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Old 01-21-2021, 11:50 AM   #206 (permalink)
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Quote:
Originally Posted by Piotrsko View Post
Ahhhh,, theory is nice but practice can be a mother.....

My father in law was an advocate, never got it to work on his 440 powered police interceptor. Backfires were impressive.
I take it has passed?? I would like to learn more of what he was doing.

Rich
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Old 01-21-2021, 12:01 PM   #207 (permalink)
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Quote:
Originally Posted by Ecky View Post
There's a lot of misinformation here, unfortunately. This is simply not the case in modern fuel injected vehicles, and only partly correct even in the least efficient carbureted vehicles.

In a modern vehicle (such as the one I drive) more than 99% of fuel is combusted before the end of the power stroke. The best modern production engines reach about 41% efficient (from Toyota and Honda) and even some of GM's big V8s approach 35% in their peak BSFC island.

Consider this: for an engine to be 100% efficient, it would need to:

1) Have exhaust that was the same temperature as the air going into it. This is simply not possible in a combustion engine. Even the best combined cycle power plants only reach the mid to upper 50's % efficiency, and they cycle heated gasses back through several times to attempt to extract more heat from them.

2) Have cylinder walls and pistons that absorb zero heat from the combustion chamber.

3) Have zero friction.

4) Have zero accessory losses - e.g. free energy to run things like direct injection systems, oil pumps, water pumps.

5) Use zero energy pulling air into the engine, and then zero energy pushing exhaust out.

All of these things add up to give that ~59% energy (best case) not going to propel the vehicle forward which my car sees.
Sorry but I have NOT read anything like these statements ANY WHERE, so please can you provide proof of these claims.

They seem even more fantastical than mine...

"In a modern vehicle (such as the one I drive) more than 99% of fuel is combusted before the end of the power stroke. The best modern production engines reach about 41% efficient (from Toyota and Honda) and even some of GM's big V8s approach 35% in their peak BSFC island."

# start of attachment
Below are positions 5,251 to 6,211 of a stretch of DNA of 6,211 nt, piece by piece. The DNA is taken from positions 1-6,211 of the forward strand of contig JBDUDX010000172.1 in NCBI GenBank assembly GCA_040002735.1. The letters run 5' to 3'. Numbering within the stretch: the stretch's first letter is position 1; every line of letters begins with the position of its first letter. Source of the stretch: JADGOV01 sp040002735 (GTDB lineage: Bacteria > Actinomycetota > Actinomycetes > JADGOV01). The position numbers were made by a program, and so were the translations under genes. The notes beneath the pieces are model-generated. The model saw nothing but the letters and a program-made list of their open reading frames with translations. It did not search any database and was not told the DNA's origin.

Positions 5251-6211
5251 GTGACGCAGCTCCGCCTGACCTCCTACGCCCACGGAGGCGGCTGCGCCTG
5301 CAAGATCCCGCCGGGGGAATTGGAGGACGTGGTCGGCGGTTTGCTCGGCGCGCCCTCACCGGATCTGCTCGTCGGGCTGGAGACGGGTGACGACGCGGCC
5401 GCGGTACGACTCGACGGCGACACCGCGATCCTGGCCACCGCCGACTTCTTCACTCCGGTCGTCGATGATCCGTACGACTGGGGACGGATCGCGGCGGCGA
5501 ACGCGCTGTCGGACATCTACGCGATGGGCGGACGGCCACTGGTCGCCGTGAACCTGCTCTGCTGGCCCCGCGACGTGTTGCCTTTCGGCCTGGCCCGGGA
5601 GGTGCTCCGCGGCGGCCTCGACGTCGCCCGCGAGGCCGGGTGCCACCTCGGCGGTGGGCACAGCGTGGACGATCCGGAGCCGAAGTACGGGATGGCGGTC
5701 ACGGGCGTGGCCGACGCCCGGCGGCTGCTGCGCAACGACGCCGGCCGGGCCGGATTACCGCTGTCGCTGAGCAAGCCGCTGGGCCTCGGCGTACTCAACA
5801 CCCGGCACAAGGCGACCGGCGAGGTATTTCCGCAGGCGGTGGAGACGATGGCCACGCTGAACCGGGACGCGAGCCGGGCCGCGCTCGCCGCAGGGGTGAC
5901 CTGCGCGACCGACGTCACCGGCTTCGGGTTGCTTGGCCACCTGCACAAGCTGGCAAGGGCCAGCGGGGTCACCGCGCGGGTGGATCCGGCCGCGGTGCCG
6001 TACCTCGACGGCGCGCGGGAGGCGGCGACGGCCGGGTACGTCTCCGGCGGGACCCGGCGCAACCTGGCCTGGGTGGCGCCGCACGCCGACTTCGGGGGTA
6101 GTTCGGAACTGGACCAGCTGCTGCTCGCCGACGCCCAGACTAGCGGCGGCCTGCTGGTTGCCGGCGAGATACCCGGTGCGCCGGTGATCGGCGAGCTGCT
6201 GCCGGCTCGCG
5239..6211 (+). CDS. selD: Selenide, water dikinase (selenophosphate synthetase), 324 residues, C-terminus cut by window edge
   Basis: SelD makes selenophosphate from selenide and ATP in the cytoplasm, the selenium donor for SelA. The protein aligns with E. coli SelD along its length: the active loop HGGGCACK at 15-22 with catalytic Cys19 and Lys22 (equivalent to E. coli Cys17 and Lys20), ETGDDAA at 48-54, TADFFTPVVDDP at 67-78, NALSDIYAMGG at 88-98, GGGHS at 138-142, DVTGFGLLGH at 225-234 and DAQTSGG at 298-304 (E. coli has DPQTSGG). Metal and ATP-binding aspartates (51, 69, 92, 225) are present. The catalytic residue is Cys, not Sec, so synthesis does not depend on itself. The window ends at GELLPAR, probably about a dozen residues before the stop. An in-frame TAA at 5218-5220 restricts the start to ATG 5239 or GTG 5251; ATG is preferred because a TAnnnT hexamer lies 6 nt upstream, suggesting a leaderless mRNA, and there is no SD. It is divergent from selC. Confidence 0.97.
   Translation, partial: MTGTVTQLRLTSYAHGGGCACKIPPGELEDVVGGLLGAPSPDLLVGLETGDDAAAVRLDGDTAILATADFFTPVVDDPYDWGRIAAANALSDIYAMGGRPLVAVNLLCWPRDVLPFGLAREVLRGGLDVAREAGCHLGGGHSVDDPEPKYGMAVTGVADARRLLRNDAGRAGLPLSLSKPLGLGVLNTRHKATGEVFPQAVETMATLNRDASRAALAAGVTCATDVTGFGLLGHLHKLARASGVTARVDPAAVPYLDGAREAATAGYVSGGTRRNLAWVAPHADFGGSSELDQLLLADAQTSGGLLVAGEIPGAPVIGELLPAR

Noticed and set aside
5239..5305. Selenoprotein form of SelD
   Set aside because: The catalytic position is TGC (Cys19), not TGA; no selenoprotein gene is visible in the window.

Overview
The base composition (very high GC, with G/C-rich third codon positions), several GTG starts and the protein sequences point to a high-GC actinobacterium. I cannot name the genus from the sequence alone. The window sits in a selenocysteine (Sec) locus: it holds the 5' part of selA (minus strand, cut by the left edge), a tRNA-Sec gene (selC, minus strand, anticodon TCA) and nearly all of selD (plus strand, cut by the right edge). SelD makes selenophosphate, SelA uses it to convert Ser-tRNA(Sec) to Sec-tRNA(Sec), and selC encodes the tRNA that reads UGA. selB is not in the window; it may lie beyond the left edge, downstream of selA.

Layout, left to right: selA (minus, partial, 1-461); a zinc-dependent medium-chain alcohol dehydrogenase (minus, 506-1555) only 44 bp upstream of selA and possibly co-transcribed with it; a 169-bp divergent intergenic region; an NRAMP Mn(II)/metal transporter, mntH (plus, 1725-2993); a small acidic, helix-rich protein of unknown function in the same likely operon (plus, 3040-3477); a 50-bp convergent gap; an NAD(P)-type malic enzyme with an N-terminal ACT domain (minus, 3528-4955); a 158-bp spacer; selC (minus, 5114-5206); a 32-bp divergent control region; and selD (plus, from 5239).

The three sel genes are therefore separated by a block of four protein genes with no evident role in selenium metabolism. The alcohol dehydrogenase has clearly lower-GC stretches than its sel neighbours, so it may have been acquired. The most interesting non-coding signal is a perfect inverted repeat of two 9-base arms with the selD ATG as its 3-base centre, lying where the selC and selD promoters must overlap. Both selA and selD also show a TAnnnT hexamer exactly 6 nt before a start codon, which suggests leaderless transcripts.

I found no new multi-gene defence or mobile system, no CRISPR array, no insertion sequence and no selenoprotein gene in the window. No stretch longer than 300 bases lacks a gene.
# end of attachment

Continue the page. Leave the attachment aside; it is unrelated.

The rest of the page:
Such engines should be able to get 100+ MPG and would not need a cooling system.


Your notes of a 100% efferent engine I do not have any problem vapor does not claim such, only a reduction to 30% in fuel usage and if it can do the same work it did with the old fuel system with only 30% then a great improvement is MPG would be very possible.

Even then the vapor engine will have hear just not exhaust heat in the thousands of degrees now common, and the cooling system will be lightly used and car heaters might need improvements to give off heat with out 200 degree water.

Your super engine should run off one tenth of fuel in fact off a persons breath...

Rich
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Old 01-21-2021, 02:02 PM   #208 (permalink)
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Quote:
Originally Posted by racprops View Post
Sorry but I have NOT read anything like these statements ANY WHERE, so please can you provide proof of these claims.

They seem even more fantastical than mine...

"In a modern vehicle (such as the one I drive) more than 99% of fuel is combusted before the end of the power stroke. The best modern production engines reach about 41% efficient (from Toyota and Honda) and even some of GM's big V8s approach 35% in their peak BSFC island."

Such engines should be able to get 100+ MPG and would not need a cooling system.


Your notes of a 100% efferent engine I do not have any problem vapor does not claim such, only a reduction to 30% in fuel usage and if it can do the same work it did with the old fuel system with only 30% then a great improvement is MPG would be very possible.

Even then the vapor engine will have hear just not exhaust heat in the thousands of degrees now common, and the cooling system will be lightly used and car heaters might need improvements to give off heat with out 200 degree water.

Your super engine should run off one tenth of fuel in fact off a persons breath...

Rich
Here's a BSFC chart from Honda for my 20 year old car:




There are 3217 grams of gasoline in a gallon, and 116,090 BTUs in a gallon of gasoline (typically).

1kwh = 3412 BTUs.